Extortion – Threat to Kill and Threat to Damage Property

‘Extortion’ is an offence involving a demand that is coupled with either a threat to destroy property or a threat to kill a person. There are 2 separate offences, depending on the specific threat made.  In this article, we discuss each charge in detail, the possible penalties and defences to an Extortion charge.

Extortion – Threat to Kill

It is an offence to make a demand of another individual that is coupled with a threat to either:

  • Kill, inflict an injury on a person; or
  • Endanger the life of another person.[1]

Elements that the Police must establish

The Police must establish beyond reasonable doubt that you:

  1. Made a demand of another person;
  2. The demand was accompanied by a threat to kill, inflict injury or endanger the life of another; and
  3. It was your intention that the person would fear that the threat would be carried out unless they complied with the demand.

The manner in which the demand is made, or whether the demand is explicit or not is not material to the case.[2] The test is whether a reasonable person would have understood that a demand had been made in the circumstances. The demand can be made without a view to gain or cause loss, which differs from the offence of blackmail.

Secondly, the demand must feature a threat to one’s life. It is not sufficient that the threat carries a risk of injury. The threat can be made either via words, conduct or a combination.[3] For example, a person can make a threat via an email or text message and therefore does not need to be received at the same time it is made.

Thirdly, the Police must prove that you intended for the person to fear that the threat would be carried out.[4] Your intention to actually carry out the threat or that the threat was successful not relevant.

Possible Penalties

The maximum penalty is 15 years imprisonment.[5] However, where a single charge and it is a first offence, the Court is unlikely to Order the maximum period of imprisonment.  Depending on the individual circumstances, there are a range of penalties available to the Court.  It is imperative that you seek legal advice as soon as practicable if you have been charged with breaching an Intervention Order.

Extortion – Threat to Destroy Property

It is an offence to make a demand of another person, accompanied by threat to destroy or endanger the safety of a building, structure, motor vehicle, aircraft, bridge, mine, vessel, railway engine or carriage.[6]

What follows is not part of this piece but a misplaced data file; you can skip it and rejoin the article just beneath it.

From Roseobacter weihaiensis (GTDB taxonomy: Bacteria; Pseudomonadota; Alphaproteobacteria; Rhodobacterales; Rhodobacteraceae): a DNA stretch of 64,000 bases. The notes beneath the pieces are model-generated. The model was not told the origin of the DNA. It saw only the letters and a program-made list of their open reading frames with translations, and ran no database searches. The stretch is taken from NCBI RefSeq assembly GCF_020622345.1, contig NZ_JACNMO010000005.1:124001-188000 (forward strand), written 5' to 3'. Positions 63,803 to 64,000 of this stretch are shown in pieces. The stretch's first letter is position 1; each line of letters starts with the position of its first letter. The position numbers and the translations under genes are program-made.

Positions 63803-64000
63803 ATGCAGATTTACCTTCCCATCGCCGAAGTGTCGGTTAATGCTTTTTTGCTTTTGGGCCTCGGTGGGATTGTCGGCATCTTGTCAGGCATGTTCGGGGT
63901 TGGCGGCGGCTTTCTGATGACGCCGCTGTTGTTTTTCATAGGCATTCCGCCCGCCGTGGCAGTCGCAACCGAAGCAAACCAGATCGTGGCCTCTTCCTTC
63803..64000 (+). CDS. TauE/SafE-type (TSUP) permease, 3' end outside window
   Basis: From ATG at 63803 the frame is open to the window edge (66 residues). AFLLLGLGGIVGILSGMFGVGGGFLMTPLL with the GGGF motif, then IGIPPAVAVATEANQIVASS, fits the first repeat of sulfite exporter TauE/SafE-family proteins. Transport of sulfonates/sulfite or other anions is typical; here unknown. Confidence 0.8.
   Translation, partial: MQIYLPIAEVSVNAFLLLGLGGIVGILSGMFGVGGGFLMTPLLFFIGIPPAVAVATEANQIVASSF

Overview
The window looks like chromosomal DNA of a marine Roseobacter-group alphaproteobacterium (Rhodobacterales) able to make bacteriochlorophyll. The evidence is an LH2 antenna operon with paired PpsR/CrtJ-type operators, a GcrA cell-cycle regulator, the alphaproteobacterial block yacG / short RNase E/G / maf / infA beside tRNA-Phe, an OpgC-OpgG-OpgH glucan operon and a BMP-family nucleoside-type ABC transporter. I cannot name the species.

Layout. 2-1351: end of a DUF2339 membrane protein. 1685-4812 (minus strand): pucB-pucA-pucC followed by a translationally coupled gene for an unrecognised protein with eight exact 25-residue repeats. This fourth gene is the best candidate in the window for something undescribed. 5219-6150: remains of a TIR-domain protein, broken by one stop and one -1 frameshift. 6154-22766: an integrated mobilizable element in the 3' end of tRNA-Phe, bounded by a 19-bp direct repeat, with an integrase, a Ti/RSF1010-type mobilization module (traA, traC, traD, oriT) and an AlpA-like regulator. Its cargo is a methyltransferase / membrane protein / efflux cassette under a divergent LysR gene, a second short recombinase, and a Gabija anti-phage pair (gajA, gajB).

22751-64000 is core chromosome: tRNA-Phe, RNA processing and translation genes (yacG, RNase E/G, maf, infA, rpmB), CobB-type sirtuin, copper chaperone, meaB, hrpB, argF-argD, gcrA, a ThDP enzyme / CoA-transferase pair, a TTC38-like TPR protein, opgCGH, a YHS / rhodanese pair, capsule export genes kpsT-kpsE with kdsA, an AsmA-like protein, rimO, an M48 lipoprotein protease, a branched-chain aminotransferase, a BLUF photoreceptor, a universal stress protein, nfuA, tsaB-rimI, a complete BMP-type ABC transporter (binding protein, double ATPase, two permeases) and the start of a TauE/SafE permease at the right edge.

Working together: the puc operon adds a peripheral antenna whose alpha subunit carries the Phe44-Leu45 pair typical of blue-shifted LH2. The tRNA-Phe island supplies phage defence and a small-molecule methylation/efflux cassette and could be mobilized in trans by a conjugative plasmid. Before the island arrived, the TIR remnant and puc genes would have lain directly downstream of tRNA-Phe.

Elements that the Police must establish

The Police must establish beyond reasonable doubt that you:

  1. Made a demand of another person;
  2. The demand was accompanied by a threat to destroy or endanger property; and
  3. It was your intention that the person would fear the threat would be carried out unless they complied with the demand.

Elements 1 and 3 are the same as for Extortion with a threat to kill.

In order to prove the second element, the Prosecution must prove beyond reasonable doubt that you threatened to damage or destroy a specific type of property (e.g. made a threat to destroy a particular person’s house).

Possible Penalties

The maximum penalty is 10 years imprisonment.[7] However, where a single charge and it is a first offence, the Court is unlikely to Order the maximum period of imprisonment.  Depending on the individual circumstances, there are a range of penalties available to the Court.  It is imperative that you seek legal advice as soon as practicable if you have been charged with breaching an Intervention Order.

Defences to both offences

If any element cannot be satisfied, the offence cannot be established. For example, it is a defence to argue that you did not intend to threaten to kill. Your relationship with the person may also be relevant in this instance. For example, intent may not be established if you had no intention to progress past words made in the heat of an argument.[8]

If it is alleged that you threatened property, the specific type of property threatened must be either a building, structure, motor vehicle, aircraft, bridge, mine, vessel, railway engine or carriage to satisfy this element. For example, if you threatened to destroy a mobile telephone, this element would not be satisfied and the offence would not be established.

These examples are not exhaustive. 

You may also have a defence of reasonable mistake or a factual dispute relating to the charge.

It is imperative that you seek legal advice as soon as practicable if you have been charged with breaching an Intervention Order so that you can be provided with appropriate advice based on the circumstances relevant to your matter.

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[1] Crimes Act 1958 (Vic) s 27.
[2] R v Clear [1968] 1 QB 670.
[3] R v Rich Vic CA 17/12/1997.
[4] R v Dixon-Jenkins (1985) 14 A Crim R 372.
[5] Crimes Act 1958 (Vic) s 27.
[6] Crimes Act 1958 (Vic) s 28.
[7] Crimes Act 1958 (Vic) s 28.
[8] Barbaro v Quilty [1999] ACTSC 119.

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